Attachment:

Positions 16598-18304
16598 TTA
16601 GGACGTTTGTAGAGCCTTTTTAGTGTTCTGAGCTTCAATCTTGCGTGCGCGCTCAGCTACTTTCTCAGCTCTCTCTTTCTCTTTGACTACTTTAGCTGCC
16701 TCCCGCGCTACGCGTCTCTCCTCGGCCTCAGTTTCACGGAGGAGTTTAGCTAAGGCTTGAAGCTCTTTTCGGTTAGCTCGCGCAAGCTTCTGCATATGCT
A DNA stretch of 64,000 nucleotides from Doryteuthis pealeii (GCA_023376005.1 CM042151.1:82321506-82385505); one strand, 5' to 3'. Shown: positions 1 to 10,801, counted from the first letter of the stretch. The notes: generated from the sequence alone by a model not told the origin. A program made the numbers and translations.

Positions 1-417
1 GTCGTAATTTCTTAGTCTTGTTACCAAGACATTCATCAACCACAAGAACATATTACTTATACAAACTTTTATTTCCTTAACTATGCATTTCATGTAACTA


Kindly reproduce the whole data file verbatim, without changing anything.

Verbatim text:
Positions 16598-18304
16598 TTA
16601 GGACGTTTGTAGAGCCTTTTTAGTGTTCTGAGCTTCAATCTTGCGTGCGCGCTCAGCTACTTTCTCAGCTCTCTCTTTCTCTTTGACTACTTTAGCTGCC
16701 TCCCGCGCTACGCGTCTCTCCTCGGCCTCAGTTTCACGGAGGAGTTTAGCTAAGGCTTGAAGCTCTTTTCGGTTAGCTCGCGCAAGCTTCTGCATATGCT
A DNA stretch of 64,000 nucleotides from Doryteuthis pealeii (GCA_023376005.1 CM042151.1:82321506-82385505); one strand, 5' to 3'. Shown: positions 1 to 10,801, counted from the first letter of the stretch. The notes: generated from the sequence alone by a model not told the origin. A program made the numbers and translations.

Positions 1-417
1 GTCGTAATTTCTTAGTCTTGTTACCAAGACATTCATCAACCACAAGAACATATTACTTATACAAACTTTTATTTCCTTAACTATGCATTTCATGTAACTA